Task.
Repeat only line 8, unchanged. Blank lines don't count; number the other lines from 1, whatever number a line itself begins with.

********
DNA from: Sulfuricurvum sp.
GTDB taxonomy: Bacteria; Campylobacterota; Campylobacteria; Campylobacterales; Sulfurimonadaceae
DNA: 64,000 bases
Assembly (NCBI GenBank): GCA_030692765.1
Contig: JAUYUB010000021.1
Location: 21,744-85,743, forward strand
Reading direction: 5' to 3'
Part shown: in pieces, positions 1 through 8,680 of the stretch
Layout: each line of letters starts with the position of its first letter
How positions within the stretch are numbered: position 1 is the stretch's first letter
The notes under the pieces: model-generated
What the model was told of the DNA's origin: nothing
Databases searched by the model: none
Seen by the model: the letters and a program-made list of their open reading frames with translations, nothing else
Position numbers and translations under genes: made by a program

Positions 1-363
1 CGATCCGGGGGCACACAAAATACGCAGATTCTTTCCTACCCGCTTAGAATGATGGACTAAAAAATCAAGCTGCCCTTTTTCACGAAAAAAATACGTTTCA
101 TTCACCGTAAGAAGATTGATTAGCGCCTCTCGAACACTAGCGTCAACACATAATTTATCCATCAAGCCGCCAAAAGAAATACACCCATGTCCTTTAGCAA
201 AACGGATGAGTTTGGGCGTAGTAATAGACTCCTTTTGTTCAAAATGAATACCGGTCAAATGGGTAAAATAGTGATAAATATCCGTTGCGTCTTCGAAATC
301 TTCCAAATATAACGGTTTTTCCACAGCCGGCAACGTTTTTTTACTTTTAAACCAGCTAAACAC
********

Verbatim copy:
Part shown: in pieces, positions 1 through 8,680 of the stretch